Eastern European countries' strategy changes after NATO and EU membership
In a new book, researchers at the Swedish Defence University analyse how and to what extent eleven countries in Eastern Europe have adapted their defence strategies since joining the EU and NATO. They also look at how differences and similarities between the counties’ strategies can be explained.
Between 1999 and 2013, the EU and NATO expanded in four phases as eleven Eastern European countries were included in both organisations. While the countries share some comparable historical experiences (such as communist dictatorship during the Cold War) that might explain similarities in behaviour and action, their strategic adaptations are far from uniform.
Explaining differences in countries' defence strategies
In the book Military Strategies of the New European Allies: A Comparative Study, Jacob Westberg, Associate Professor of War Studies, and Håkan Edström, Associate Professor of Political Science, analyse the reasons for these differences and introduce three variables that can explain the strategic behaviour of states. These are differences in relative power and position in the international system, the geographical location of states, and historical experiences related to state-building processes, wars and armed conflicts.
"We analyse countries' defence strategies through a structured comparison of official strategic documents. Theoretically and methodologically, we introduce an analytical framework that makes it possible to explain both similarities and differences", says Jacob Westberg.
Slow adaptation after membership
One thing that surprised the researchers was the slow pace with which many of the countries made adjustments after joining NATO and the EU.
"We thought that this transformation would be much faster. With membership, there is pressure to transform, not only when it comes to defence policy, but also in terms of adjustments linked to EU membership. But it turned out that in many countries there was a reluctance to do this once they became members", says Håkan Edström.
"This is also where differences between countries become quite clear. While the more resourceful states such as the Czech Republic, Poland, and Romania have been able to deliver on their promises, small states have had less to offer. Many of the smaller states, such as Slovenia, are also more embedded in the NATO landscape, and thus have very little incentive to implement changes", explains Jacob Westberg.
Strategic vulnerability affects defence strategies
Another finding from the research is linked to the geographical features of the countries in question. Those sharing a land border with Russia, for example, have been less inclined to let go of national defence.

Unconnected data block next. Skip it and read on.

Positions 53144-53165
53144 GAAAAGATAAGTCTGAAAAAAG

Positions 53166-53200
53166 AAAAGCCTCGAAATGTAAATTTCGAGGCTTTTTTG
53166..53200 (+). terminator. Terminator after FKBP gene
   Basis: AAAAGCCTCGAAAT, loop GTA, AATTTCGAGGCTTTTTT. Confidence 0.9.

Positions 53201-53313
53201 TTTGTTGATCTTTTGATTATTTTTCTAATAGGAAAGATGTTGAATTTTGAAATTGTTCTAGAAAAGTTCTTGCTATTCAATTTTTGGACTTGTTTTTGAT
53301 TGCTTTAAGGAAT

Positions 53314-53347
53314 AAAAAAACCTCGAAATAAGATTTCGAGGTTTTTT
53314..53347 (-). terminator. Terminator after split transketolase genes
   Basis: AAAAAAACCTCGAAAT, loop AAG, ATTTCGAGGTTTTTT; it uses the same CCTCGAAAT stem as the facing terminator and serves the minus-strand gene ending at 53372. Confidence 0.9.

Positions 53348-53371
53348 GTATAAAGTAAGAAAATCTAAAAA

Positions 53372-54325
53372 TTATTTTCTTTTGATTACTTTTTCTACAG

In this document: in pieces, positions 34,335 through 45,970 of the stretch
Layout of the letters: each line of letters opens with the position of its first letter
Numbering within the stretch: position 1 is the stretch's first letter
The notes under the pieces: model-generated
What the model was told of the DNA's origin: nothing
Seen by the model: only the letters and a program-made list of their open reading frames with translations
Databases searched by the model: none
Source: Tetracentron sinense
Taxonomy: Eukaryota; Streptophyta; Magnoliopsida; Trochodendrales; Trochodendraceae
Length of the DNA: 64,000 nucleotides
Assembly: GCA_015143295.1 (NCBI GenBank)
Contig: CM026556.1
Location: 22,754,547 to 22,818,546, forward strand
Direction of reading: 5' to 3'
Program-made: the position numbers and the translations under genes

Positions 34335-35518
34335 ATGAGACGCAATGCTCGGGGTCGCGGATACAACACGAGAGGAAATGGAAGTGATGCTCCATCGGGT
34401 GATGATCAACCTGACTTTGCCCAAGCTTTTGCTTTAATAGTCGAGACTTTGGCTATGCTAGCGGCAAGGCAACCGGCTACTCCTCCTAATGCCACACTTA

"Countries such as Poland and Estonia were also among those who reacted most strongly to the 2008 war in Georgia", says Jacob Westberg.
The book also analyses the attitude that the countries take to the roles of the US and the EU, and here too geography, and to some extent historical experience, are important.
"The countries that perceive Russia to be a superpower-threat recognize that they need help from another superpower, namely the US, and, as a consequence, they draw closer to the latter. Then there is the summary variable of strategic vulnerability, which is about geography, access to own military resources, and historical experience. Countries such as Poland, who see themselves as strategically vulnerable, tend to view the US as a very important ally", says Jacob Westberg.
"In the case of Poland, we also believe that the experience of the Second World War plays a role. The country was caught between Nazi Germany and the Soviet Union, and despite promises of help from great powers such as France and Britain, it never arrived. This may be one of the reasons why there is such a strong desire not only to be an ally of the US but to have an actual American military presence in the country", says Håkan Edström.
Several variables explain the strategic adaptations
The countries' different strategic adjustments can be explained by a combination of variables.
"We discuss how states perceive themselves to be more or less strategically exposed. In this case, geographical location and historical experience can be reinforcing factors. Moreover, if the state is a small player in the international system and is relatively resource-poor, it may perceive itself as strategically vulnerable. This applies to the three Baltic countries, for example", says Håkan Edström.
"But even here we see differences; Lithuania, for example, was much more inclined to focus its military capabilities on contributing to international operations than Estonia was, although this has changed since 2014", says Jacob Westberg.
The Ukraine War affects defense strategies
The ongoing war in Ukraine means that some countries have become frontline states against Russia, something that has provoked changes in the attitude to the development of military strategy.
"The Ukrainian war is something of a strategic shock. Previously, four of the analysed countries bordered Russia - Estonia, Latvia, Lithuania and Poland. With the war in Ukraine, we have four new frontline states - Slovakia, Romania, Hungary and Bulgaria", says Jacob Westberg.
Håkan Edström and Jacob Westberg: Military Strategies of the New European Allies: A Comparative Study (2022), Routledge.
The current book - Military Strategies of the New European Allies - is the fourth and final volume in a series on the defence strategies of different countries. The previous books in the series, all published by Routledge, are:
- Military Strategy of Great Powers: Managing Power Asymmetries and Structural Changes in the 21st Century (2021)
- Military Strategy of Middle Powers: Competing for Security, Influence and Status in the 21st Century (2020)
- Military Strategy of Small States: Responding to the External Shocks of the 21st Century (2019 )